Dissertation on the Rights of Cans…

Back in the day–and a long ago day, it was, too–when we barely had two pennies to rub together after paying rent and utilities, we went without a lot of things. No television. No phone. No furniture, actually–having to make do with the tenth-hand shabby shabby (as opposed to shabby chic) salvation army rejects that came with the third story walk-up we lived in. We made ends meet by shopping at the second-hand food store. It wasn’t actually second-hand food of course; but it was the stuff that was rejected by stores that actually paid their electric bills.

The place was painted bright yellow, as if it would somehow fool us into thinking we were upscale clientele. Light streamed in through the plate glass window. Not that the light was that effective. Streaming is probably too strong a word. Light filtered in, between the clumps of dust coating the glass. Walls, floor and ceiling were lemon yellow, a glossy paint half an inch deep over concrete blocks. (You’ve seen those paint jobs that coat everything, welding shut electrical outlets, instead of cementing light switches in one position, painting over the whole switch so that barely the tip of the toggle rises above the paint like fingertips on the hand of a Titanic victim going down for the last time?) And a ceiling so low tall people would have had to navigate carefully to avoid burning their heads on the bare light bulbs if anyone had ever bothered to turn them on. The walls were lined with shelves, and on the floor, dozens of rows of foot deep shelves separated by aisles barely wide enough for a single shopping cart to squeeze by.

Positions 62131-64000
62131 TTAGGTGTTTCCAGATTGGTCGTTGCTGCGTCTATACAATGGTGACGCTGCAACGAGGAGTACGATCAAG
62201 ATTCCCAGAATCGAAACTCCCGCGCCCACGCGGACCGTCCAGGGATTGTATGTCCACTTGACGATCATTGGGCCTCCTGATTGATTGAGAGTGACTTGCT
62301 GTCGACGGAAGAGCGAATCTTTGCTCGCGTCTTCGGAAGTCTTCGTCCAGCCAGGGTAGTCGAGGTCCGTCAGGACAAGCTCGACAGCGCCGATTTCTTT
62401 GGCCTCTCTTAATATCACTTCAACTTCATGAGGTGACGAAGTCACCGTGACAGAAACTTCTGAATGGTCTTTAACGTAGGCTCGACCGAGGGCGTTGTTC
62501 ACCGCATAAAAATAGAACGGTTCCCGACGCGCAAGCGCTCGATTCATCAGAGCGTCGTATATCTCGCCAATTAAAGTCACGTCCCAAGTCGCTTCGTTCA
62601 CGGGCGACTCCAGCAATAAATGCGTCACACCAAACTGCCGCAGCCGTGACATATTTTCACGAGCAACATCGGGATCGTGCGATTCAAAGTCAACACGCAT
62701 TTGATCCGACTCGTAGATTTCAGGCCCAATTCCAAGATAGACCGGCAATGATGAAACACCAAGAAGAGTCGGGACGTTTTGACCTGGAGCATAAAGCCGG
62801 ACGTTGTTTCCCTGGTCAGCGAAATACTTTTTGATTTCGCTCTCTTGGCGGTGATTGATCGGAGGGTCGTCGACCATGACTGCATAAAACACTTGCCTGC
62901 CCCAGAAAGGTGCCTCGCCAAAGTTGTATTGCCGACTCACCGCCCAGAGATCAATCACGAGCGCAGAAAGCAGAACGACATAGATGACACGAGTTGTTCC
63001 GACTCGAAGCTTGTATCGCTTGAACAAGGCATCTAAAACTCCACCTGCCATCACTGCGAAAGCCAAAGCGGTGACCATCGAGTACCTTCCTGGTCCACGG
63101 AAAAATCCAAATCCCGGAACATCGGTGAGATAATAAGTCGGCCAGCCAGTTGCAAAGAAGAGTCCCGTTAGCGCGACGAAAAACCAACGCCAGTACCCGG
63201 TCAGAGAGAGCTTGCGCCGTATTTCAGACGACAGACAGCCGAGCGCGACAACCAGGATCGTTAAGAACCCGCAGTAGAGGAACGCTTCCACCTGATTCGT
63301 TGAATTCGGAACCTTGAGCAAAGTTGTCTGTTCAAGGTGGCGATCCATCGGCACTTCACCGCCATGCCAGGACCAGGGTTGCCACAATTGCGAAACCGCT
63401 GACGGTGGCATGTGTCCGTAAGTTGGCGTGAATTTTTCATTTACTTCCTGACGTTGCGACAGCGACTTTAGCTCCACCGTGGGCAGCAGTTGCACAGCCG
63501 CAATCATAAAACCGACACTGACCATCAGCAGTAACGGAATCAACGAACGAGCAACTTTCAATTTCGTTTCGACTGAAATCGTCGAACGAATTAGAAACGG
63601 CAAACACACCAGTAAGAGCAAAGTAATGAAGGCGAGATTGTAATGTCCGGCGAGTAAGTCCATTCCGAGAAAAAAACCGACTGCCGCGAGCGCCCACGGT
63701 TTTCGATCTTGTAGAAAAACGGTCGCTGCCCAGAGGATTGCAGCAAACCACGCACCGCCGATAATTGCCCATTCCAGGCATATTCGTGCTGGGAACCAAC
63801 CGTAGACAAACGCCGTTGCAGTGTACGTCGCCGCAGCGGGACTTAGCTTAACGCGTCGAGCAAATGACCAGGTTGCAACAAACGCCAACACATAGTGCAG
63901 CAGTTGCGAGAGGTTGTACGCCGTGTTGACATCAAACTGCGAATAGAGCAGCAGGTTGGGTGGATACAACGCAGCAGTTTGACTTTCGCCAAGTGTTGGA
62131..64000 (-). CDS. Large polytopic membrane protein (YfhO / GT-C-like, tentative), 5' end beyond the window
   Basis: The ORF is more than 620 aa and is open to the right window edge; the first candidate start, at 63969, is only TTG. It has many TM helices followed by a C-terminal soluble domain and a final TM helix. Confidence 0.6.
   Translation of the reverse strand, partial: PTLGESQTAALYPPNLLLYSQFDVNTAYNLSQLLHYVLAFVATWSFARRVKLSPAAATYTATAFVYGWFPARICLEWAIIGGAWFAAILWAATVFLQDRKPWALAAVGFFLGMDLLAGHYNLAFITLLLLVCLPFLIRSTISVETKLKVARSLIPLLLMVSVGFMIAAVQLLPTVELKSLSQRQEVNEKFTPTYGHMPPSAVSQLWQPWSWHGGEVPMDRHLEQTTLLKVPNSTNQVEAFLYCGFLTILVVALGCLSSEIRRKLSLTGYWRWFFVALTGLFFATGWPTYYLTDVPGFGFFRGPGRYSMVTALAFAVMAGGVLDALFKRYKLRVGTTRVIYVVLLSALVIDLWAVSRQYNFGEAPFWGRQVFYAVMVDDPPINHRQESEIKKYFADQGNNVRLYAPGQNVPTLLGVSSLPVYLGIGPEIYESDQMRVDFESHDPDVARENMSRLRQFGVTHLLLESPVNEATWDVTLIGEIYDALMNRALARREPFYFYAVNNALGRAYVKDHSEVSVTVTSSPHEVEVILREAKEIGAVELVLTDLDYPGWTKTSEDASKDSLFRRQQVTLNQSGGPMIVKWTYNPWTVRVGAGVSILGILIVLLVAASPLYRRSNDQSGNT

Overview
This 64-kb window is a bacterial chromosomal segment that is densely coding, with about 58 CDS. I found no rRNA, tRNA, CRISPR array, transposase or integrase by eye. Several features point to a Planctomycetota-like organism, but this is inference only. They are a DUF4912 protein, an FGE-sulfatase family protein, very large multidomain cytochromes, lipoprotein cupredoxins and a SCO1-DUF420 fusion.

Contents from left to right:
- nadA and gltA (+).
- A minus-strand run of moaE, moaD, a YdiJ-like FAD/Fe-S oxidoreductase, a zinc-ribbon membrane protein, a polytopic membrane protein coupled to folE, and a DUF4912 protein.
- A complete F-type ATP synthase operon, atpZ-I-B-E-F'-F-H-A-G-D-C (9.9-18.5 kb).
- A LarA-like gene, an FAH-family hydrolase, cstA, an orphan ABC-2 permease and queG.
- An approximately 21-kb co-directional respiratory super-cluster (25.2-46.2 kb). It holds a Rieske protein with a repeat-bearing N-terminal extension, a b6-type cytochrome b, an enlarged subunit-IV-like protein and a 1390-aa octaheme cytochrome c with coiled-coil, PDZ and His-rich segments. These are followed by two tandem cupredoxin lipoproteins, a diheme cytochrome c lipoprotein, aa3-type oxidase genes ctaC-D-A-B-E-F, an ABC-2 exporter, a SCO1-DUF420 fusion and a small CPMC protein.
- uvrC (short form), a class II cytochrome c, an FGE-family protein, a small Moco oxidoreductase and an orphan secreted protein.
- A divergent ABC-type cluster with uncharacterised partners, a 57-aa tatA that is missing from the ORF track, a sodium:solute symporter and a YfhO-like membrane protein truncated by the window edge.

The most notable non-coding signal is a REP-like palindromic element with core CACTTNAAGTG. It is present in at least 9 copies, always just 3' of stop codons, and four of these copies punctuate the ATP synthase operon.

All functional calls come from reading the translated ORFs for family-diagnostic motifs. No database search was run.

The shelves were lined with dusty cans and boxes, all organized (mostly) by type. Maybe ten percent of the cans had missing labels, so unless it was something with a particularly unique can (like tomato paste or LeSueur baby peas), there was no way to know what was inside. Buying unlabeled is a crap shoot.

And all of the items were either unlabeled, expired, dented, damaged or recalled for some reason. Of course these items were cheap. Seriously cheap in fact.

We generally kept to the expired food, since things like canned vegetable soup don’t actually go bad five minutes after the expiration date. But occasionally we’d live dangerously and buy one of those unmarked dented cans, if only to guess (maybe even bet) on what was inside. There were some “can” whisperers among us, who could always tell what was inside a can. Usually.

But one evening we were all sitting on the beach surrounding a fire over which we were pan-frying fish (which are free for the catching), savoring the breeze and relief from the sun, and we were passing the time guessing what might be inside one of the cans that happened to be rolling around in unlabeled, dented glory on my floorboard. I don’t remember what the guesses were–it could have been corn, or beans, or tomatoes, soups, stews or dog food. They were all wrong.

Of course no one had a can opener, but it isn’t that hard to open a can with a knife. So after a time-consuming bout of can-wrangling, we were flummoxed by the large velvety thing that plopped out of the can, in all its organic bodily splendor. In the firelight, it definitely seemed to be moving, watching us as nervously as we were watching it.

As much as it looked like a furry rat stuffed into a can, it turned out to be…

Mold.

We probably should have taken it to a store to get our money back; or found a laboratory. I’m sure the thing would have made Dr. Frankenstein quite happy. But to avoid a real-life Attack of the Furry Tomatoes—long after the women had run screaming to the cars, and after the fish was removed from the contamination zone—we just dumped it into the fire and made sure it was safely disposed of.

So, word to the wise. When the FDA recalls items, and warns you not to buy dented cans, take their word for it.

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